Rossdavidh's Reviews > Dark Matter and the Dinosaurs: The Astounding Interconnectedness of the Universe

Dark Matter and the Dinosaurs by Lisa Randall
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This book is fascinating on many levels.

First of all, Lisa Randall is a good writer, and she knows how to tell a good story of scientific discover. There are a couple, she thinks intertwined, stories of discovery here.

The first, is the story of how one of the Great Unsolved Mysteries of my childhood (how did the dinosaurs die) got solved (the big ones were killed by a meteor, and the little ones turned into birds). This led naturally to the question, how many of our planet's mass extinctions have been caused by impacts of extra-planetary objects? Answer: we have a new Great Unsolved Mystery, but maybe some of them.

The second story of scientific discovery, if you want to call it that, is dark matter, which Lisa Randall apparently considers a bit of a misnomer since it's really more like invisible matter. Others apparently think "dark" is more apropos, since we are almost totally in the dark about what it is. It is affected by gravity (and other matter is affected by its mass through gravity), but other than that never seems to interact with anything else (e.g. no light reflects off of, or is blocked by, it).

So, given that dark matter pulls on the rest of the (visible) universe via gravity, but it isn't distributed in the same way (e.g. it is not as much of a flat disk), one could imagine that it might have an impact on how things like meteors, asteroids, etc. (I can never keeps straight which one is which without looking up the definitions) whiz around the galaxy. This, in turn, could theoretically alter how often Earth gets clobbered by a big one. Randall thinks that some of the Milky Way's dark matter is in a relatively thin disc, rather than all of it being more or less in a spherical blob. When the Sun passes through this disk, it would get a bit

In addition to being two interesting stories about how science works, the book is itself an interesting example of how science works. Randall's thesis is novel, and in an unusual turn of events for anything to do with dark matter, they are falsifiable.

Being falsifiable, while it sounds like a bad thing when you first hear of it, is actually a very good thing. If a theory is falsifiable, then you can imagine evidence or data that would prove it false. That means, in turn, that if the theory is true you can actually make predictions with it. You can predict that the events which you imagined which would prove it false, won't happen. If no possible turn of events you could imagine could ever prove your theory false, then your theory doesn't actually give you the ability to predict anything with confidence. If it can explain anything, it can't rule anything out. Randall's theory is not only falsifiable, it actually points out that an astronomical satellite Gaia, already launched at the time she wrote the book, would provide data (on the path of thousands of stars over time) that would be able to prove or disprove her hypothesis. After all, if a dark matter disk can tug on asteroids and comets via gravity, it can also tug on stars.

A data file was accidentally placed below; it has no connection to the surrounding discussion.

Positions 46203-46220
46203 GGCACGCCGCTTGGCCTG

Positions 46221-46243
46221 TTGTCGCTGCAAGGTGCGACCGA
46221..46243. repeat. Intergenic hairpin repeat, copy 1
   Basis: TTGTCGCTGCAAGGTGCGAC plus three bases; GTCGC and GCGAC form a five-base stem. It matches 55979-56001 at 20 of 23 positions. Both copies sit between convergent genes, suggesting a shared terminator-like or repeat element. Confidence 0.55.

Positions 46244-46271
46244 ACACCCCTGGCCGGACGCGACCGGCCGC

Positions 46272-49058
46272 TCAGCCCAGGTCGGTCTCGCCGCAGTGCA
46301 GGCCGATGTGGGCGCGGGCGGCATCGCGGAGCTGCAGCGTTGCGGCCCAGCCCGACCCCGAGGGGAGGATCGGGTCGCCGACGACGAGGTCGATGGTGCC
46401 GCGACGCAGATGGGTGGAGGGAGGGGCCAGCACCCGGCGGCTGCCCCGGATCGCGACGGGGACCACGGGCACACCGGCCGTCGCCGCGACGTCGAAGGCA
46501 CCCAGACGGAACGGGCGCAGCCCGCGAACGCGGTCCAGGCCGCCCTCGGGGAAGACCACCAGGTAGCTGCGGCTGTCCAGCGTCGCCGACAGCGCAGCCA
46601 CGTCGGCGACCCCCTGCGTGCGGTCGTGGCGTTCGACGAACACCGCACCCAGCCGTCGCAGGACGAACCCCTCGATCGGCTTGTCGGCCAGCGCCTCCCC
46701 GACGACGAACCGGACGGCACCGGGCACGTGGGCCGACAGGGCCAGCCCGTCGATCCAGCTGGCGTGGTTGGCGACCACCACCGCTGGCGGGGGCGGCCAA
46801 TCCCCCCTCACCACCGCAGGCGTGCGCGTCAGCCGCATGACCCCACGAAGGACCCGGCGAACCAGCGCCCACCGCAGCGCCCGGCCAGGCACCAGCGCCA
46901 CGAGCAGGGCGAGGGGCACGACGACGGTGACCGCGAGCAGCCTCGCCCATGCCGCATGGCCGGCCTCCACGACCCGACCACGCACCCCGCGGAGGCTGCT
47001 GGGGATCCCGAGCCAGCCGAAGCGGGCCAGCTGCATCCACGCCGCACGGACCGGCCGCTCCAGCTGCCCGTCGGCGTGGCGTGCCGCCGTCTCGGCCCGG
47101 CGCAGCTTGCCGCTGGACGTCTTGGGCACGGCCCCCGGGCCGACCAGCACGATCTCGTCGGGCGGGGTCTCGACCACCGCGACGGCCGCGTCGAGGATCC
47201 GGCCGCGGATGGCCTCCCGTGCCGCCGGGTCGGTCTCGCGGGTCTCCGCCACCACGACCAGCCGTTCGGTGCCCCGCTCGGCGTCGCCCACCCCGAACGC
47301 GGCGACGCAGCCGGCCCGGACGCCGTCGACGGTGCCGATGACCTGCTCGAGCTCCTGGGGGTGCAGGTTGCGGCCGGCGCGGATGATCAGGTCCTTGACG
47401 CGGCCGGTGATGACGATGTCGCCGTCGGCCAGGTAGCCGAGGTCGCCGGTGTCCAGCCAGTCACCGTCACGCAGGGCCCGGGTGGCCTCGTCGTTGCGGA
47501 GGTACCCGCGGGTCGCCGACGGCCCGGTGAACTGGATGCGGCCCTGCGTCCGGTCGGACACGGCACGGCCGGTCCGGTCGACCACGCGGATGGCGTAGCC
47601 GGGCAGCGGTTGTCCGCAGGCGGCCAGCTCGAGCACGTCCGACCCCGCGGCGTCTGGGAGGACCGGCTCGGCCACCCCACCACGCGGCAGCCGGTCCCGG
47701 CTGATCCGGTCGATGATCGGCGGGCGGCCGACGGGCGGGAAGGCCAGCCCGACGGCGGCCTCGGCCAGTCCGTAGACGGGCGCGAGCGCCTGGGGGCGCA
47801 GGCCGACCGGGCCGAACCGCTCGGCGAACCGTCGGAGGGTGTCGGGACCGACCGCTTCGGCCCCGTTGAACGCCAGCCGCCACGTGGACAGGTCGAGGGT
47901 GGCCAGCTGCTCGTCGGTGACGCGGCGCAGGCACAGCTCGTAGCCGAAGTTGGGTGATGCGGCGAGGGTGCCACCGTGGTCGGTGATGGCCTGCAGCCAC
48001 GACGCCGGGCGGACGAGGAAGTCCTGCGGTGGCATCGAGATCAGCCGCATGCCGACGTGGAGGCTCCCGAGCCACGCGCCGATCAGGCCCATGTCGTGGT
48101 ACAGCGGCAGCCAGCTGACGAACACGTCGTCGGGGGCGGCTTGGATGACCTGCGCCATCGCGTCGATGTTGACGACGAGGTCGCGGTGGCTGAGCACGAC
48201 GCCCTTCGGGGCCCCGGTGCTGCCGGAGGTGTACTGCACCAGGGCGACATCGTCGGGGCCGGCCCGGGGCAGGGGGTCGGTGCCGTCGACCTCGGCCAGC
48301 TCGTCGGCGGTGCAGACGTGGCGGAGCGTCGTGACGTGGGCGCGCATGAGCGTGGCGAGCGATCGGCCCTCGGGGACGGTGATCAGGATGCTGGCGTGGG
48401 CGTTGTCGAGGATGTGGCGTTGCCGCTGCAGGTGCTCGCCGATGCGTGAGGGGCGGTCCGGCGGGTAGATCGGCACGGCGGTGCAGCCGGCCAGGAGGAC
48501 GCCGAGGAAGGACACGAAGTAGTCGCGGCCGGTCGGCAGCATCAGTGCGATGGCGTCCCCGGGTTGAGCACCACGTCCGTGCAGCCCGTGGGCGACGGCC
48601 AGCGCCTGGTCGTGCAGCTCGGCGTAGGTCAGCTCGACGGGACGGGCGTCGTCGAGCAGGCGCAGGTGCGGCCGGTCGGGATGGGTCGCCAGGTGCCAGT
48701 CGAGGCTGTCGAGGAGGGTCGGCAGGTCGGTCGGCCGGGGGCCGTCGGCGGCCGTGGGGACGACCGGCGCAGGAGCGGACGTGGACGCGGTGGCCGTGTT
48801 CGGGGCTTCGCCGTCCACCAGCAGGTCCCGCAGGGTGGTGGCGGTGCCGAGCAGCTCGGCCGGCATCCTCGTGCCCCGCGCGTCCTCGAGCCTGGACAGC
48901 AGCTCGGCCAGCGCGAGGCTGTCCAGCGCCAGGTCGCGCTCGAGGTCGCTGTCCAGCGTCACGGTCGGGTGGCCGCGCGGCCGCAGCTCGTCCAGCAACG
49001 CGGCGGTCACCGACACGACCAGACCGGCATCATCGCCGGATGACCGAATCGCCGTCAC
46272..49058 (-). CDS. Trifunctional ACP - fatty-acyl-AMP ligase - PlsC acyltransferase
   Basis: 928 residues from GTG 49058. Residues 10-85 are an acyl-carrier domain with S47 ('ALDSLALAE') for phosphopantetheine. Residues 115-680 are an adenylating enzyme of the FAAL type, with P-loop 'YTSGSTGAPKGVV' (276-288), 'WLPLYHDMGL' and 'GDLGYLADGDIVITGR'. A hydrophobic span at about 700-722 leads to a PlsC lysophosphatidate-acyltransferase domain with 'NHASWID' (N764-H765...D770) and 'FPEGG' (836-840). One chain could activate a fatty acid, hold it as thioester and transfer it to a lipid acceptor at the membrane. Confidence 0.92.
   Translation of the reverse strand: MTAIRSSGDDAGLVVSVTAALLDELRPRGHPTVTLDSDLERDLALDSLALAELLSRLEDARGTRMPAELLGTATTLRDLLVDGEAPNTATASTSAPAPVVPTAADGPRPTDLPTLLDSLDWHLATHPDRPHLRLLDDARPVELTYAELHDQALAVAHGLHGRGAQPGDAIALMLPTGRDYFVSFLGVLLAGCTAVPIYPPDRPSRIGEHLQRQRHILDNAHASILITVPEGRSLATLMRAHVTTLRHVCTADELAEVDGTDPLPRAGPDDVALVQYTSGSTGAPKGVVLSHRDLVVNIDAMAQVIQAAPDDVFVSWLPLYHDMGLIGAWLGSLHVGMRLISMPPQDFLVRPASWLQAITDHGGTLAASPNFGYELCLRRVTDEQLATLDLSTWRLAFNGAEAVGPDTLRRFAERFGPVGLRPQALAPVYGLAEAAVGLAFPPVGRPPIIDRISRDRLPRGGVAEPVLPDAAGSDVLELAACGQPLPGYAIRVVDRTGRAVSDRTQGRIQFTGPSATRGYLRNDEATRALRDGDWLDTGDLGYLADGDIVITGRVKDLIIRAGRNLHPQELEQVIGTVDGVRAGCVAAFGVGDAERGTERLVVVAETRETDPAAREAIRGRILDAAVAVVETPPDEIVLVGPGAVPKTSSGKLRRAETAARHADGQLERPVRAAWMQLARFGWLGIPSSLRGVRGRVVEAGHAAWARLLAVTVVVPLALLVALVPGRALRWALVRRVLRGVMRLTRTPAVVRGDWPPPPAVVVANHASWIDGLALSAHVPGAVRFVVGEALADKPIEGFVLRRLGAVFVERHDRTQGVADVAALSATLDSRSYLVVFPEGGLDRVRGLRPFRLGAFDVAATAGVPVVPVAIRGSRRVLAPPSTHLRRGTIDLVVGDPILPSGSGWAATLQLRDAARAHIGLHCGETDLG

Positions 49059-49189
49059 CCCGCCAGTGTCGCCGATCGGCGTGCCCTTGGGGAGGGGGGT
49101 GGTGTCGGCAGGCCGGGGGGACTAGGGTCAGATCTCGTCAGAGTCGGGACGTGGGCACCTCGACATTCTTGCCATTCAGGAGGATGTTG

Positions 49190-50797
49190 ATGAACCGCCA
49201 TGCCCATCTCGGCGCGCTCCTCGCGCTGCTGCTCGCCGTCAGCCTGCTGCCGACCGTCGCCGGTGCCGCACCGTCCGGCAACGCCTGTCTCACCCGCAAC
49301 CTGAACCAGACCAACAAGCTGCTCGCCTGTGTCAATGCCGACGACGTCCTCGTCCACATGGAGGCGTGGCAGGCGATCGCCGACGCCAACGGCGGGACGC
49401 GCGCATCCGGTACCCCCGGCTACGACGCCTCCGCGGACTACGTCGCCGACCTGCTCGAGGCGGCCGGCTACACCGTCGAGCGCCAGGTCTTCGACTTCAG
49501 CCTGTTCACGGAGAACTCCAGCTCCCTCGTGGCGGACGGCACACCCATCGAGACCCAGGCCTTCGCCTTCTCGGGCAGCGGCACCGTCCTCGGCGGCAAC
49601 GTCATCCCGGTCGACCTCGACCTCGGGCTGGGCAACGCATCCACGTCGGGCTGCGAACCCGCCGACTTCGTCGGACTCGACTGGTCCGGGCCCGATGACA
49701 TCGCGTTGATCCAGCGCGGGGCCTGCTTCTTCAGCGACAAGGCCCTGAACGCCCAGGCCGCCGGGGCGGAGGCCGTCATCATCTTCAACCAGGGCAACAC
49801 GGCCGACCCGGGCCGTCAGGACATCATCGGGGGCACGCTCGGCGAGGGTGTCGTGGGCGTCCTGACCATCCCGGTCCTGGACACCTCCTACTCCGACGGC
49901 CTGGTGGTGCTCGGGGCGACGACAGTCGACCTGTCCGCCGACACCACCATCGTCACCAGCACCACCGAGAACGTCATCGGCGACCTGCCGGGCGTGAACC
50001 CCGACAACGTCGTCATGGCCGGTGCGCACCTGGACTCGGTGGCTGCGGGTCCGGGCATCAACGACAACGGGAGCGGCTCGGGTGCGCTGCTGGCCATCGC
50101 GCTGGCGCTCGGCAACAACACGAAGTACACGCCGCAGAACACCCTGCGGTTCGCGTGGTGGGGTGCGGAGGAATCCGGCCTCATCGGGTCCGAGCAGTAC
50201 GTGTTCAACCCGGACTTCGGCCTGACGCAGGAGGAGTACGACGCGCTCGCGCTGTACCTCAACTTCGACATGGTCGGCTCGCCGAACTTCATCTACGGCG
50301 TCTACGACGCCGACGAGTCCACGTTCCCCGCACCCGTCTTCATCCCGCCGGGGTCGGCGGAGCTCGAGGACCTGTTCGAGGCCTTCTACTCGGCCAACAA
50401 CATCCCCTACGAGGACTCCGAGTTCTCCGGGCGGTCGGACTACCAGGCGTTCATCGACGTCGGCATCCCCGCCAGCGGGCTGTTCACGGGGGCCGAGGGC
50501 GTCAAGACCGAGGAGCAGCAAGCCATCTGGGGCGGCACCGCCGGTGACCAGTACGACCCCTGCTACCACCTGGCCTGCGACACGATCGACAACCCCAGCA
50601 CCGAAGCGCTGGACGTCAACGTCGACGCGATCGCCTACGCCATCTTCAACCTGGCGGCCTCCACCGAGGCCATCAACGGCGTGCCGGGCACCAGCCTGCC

Well, it turns out, Randall's theory is not just falsifiable, it is falsified. Earlier this year, the first big paper resulting from Gaia was published, and it was not kind to Randall's theory. Although the authors of the paper spoke highly of how exciting and cool it would have been if her theory were correct, the universe decided otherwise.

Now, one might think that this makes the book unimportant, but actually I disagree. For one thing, a great deal of it was about dinosaurs (and the impact that killed them) and dark matter (why we believe it exists, and how little we've been able to find out about it). That part is all still sound, and it is the bulk of the book.

Also, though, I enjoyed reading about Randall's thinking as she and her colleagues put together this (falsified) theory, because it is a look at how science actually happens. All too often the story of science looks only at the winning theories, the ones that turn out to be true. For each one of those, there are countless others that require nearly as much painstaking work to piece together, and then test, which turn out not to be true. Science is not great because of its ability to generate true theories. Science is great because of its willingness to put its theories to a test that the theory's creator cannot control. Science is great not because of how often it gets things right, but because of how well it tests them to see which are wrong.

Even without that, though, it's a good book, filled with a lot of (not falsified) science. I look forward to her next book (and her next theory).

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Reading Progress

Finished Reading
May 22, 2018 – Shelved
May 22, 2018 – Shelved as: black

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